How can I deal with this?

(12 Posts)
IneedAwittierNickname Brazil Sun 12-Jan-14 18:37:43

DS1 is 9 and is having a lot of emotional issues surrounding his Dad. Summary is, ex and I split in May 2012 (having previously separated in Nov 2009, we had been 'dating' again for 6months.) In October 2012 ex met his NP, within 6 weeks they were engaged, living together, and she was expecting. Me and ex also have DS2 (7) and his NP has DD (13) and DS(11).
The last year has been very difficult, ex refuses to spend anytime with the DC on their own, apparently his DSC get upset if they aren't allowed to join in, and it's not fair on them. This probably wouldn't be a problem if DC had been given a chance to accept the change in circumstances before having it forced upon them IYSWIM. Little things like the DSC calling ex Daddy, and DS1 being told that he's not his Dad's 1st child anymore, DSD is!
DS1 is having pastoral support at school for this, and they are looking at the possibility of a CAMHS referral.

And now for my current problem.
Ex messaged me this week saying that DS1 keeps hitting DS2 when they are there and that I need to 'sort him out' confused I'm not sure what this means, but other than the odd (normal IMO spat) they don't hit eachother here.
I said as much to ex, and suggested he speak to DS1 about it. He said he has.
I sat down with DS1 and had a chat about it all. He says that Daddy hasn't actually 'asked' him why, but just yelled at him. (I fully believe this BTW as I know my ex)
Basically, DS1 has told me that he hits DS2 because he is cross and sad with Daddy, but can't hit or shout at him.
I have told him that he also isn't allowed to hit his brother, or anyone else for that matter!
If I try and tell ex what DS1 has said, he will just say that I am making it up/jealous etc.
DS1 has tried to tell him before, he written him letters and spoken face to face. His Dads response is that he needs to 'grow up and get over it'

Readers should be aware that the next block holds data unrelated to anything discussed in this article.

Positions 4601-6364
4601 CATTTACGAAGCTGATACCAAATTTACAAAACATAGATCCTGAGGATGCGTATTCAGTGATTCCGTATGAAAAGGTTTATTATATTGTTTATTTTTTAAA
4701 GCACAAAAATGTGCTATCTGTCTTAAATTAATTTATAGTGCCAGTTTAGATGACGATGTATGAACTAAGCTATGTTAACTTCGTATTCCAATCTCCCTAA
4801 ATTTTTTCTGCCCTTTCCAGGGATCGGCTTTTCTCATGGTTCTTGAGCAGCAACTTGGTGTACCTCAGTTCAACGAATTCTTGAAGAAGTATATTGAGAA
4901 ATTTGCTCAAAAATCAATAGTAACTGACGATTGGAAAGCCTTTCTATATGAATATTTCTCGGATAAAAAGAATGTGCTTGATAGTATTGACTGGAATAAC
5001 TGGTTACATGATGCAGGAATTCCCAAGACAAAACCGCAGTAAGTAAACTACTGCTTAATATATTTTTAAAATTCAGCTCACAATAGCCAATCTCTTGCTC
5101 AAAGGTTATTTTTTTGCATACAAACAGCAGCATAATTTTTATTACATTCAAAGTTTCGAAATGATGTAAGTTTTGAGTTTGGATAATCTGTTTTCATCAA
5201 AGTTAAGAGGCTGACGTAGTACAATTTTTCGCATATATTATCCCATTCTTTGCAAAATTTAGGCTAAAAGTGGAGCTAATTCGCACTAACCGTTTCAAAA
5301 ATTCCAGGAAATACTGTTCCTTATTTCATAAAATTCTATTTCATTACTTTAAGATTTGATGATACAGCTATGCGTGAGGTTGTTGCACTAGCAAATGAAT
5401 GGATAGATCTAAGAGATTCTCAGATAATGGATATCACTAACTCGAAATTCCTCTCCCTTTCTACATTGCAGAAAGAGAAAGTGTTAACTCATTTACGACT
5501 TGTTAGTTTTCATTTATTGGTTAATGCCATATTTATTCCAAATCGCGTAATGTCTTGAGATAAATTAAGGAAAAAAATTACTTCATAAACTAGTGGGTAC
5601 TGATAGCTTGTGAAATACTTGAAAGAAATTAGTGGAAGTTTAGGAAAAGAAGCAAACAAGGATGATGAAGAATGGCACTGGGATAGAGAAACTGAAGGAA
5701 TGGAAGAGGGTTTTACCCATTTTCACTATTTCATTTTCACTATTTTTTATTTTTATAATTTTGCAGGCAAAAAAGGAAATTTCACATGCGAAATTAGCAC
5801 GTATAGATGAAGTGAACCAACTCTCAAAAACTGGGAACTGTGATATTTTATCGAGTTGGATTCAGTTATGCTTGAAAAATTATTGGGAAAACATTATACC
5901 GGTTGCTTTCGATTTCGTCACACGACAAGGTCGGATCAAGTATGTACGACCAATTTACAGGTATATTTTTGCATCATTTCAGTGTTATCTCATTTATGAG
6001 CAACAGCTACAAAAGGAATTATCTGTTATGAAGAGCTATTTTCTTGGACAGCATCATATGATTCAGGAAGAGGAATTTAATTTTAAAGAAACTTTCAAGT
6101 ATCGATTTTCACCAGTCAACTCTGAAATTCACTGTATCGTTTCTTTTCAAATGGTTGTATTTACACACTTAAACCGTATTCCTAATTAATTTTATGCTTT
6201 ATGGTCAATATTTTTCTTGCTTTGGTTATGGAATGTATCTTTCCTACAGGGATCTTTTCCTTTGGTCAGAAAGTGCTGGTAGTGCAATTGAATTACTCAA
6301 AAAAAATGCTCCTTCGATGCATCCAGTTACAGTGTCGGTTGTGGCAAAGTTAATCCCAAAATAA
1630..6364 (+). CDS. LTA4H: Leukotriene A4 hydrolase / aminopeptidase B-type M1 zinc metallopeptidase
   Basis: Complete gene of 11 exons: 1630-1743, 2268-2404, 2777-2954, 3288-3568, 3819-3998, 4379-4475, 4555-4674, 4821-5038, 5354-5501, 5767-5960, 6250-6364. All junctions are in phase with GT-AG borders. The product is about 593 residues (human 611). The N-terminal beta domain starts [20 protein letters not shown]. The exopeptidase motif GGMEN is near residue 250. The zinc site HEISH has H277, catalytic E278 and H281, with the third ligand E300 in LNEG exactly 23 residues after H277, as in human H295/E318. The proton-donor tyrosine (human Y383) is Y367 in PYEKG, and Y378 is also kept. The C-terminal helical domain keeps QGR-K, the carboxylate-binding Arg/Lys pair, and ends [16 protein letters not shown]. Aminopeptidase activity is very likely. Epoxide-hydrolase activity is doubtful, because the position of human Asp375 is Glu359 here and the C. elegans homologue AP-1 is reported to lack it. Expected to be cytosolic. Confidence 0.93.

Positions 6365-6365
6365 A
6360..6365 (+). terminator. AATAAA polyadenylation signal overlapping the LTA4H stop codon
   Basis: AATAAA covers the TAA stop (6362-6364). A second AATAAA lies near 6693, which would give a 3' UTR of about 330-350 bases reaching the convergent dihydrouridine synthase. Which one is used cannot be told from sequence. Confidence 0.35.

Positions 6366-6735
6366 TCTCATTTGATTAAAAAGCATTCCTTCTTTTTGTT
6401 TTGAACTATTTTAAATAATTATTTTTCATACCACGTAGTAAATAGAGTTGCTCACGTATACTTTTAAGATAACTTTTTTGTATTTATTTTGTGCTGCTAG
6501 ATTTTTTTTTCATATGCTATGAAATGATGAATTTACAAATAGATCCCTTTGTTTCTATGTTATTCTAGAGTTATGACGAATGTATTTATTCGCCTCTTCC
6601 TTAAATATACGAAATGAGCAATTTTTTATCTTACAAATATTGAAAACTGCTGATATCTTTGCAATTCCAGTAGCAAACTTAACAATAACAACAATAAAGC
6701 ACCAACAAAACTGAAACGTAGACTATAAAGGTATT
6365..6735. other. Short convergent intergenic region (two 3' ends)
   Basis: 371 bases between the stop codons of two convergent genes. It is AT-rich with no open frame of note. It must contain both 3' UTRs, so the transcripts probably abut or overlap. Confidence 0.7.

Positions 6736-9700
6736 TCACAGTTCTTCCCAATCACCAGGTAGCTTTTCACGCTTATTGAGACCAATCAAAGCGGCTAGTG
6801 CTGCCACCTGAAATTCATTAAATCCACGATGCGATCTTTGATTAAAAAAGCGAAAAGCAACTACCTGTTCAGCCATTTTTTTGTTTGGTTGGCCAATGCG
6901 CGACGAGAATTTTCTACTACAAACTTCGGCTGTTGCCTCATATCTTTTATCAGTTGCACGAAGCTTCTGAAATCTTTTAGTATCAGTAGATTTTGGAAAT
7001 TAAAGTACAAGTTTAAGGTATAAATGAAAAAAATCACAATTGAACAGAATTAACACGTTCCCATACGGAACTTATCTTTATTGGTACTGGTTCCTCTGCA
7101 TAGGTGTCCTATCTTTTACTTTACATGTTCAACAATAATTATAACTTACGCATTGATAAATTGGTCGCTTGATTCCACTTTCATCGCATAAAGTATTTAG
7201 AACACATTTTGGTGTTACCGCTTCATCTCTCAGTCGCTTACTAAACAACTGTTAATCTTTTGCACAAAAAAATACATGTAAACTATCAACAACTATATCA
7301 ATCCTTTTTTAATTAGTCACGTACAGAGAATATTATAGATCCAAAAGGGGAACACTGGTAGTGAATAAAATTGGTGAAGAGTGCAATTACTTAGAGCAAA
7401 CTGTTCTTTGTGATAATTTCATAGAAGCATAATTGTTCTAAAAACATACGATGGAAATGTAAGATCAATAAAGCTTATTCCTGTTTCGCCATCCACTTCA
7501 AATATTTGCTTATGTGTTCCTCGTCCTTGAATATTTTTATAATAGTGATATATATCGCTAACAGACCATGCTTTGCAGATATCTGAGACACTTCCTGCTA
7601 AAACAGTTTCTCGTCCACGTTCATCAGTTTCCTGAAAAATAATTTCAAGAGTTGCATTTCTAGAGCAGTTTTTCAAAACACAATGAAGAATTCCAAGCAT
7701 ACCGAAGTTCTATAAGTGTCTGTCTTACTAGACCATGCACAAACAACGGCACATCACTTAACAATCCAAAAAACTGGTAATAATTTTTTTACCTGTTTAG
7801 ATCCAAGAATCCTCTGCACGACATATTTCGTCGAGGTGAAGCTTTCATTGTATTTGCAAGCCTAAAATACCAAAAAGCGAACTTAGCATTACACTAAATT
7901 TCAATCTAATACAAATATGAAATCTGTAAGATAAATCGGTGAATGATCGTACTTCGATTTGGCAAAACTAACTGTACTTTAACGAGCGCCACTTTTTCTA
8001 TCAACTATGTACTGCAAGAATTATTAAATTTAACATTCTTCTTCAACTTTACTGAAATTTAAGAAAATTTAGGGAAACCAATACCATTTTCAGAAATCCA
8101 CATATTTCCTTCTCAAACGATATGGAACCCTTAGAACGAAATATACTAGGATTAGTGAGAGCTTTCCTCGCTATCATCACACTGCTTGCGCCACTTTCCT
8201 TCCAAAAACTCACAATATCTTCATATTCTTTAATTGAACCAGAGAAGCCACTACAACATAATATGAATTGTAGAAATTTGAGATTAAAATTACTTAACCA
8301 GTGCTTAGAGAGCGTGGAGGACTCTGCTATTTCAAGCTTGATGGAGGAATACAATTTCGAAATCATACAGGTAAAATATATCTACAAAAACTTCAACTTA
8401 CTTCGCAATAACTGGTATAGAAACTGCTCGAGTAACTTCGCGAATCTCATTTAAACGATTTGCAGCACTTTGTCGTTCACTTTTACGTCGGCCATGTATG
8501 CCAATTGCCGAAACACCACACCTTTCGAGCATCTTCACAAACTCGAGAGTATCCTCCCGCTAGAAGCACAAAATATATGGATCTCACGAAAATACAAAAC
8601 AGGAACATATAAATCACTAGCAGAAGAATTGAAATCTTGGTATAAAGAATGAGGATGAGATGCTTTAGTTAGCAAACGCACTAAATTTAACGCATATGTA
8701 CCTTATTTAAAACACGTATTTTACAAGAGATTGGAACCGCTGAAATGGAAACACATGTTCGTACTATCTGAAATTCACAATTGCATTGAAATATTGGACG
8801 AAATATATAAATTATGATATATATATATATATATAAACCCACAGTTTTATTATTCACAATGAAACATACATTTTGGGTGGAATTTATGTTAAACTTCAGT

I am going to speak to his teacher again this week, but what else can I do? Should I be discipling DS for things that happen at their Dad's? Or is it (as I believe) his responsibility as they are in his house?

LyndaCartersBigPants Sun 12-Jan-14 19:21:54

Do you get any feedback from the pastoral care sessions at school? When my dd was having some problems the learning mentor had a chat with me about their session so that I could support her in a similar way at home.

Perhaps you could ask for some written notes which you can pass onto x so that it's not coming from you? I'm sure your DS will have mentioned his concerns at school and certainly will if it ends up with CAMHS involved.

It's so hard and I don't think you should get involved with the discipline when he is at his dad's, but you can reassure him the dsd is just getting confused when she says that ds1 isn't his first child, that she is a step child which is different, and may be the oldest in that family, but that nobody can replace him in his dad's eyes. It would be nice to hear that from his dad, but perhaps point out that dad will be wary of saying anything that makes the other children feel less welcome, so he's in a tricky position.

I know it must be hurtful to have to be so reasonable about this horrible treatment he seems to be getting from his dad, but I think you need to reassure him even if you don't totally believe it that his dad is just trying to keep everyone happy and a not quite getting the balance right.

I must confess in the early days to giving my dsd the benefit of the doubt over my own dd (even when I was 99% sure my dd was in the right) because I didn't want to rock the boat and upset dsd or DP. I felt awful, but there is a certain amount of juggling with the different needs and feelings of children and adults. Cuddling dsd on the sofa so she didn't feel left out, then my dd getting jealous, but I couldn't turf dsd out, so dd ended up feeling sidelined. The same happened in reverse of course, when dd cuddles DP and his DCs get jealous.

The most important thing you can do is to reassure your DS that he is loved and that other DCs probably feel as confused as he does about their place in the family, which is why they're asserting their rights.

LyndaCartersBigPants Sun 12-Jan-14 19:23:55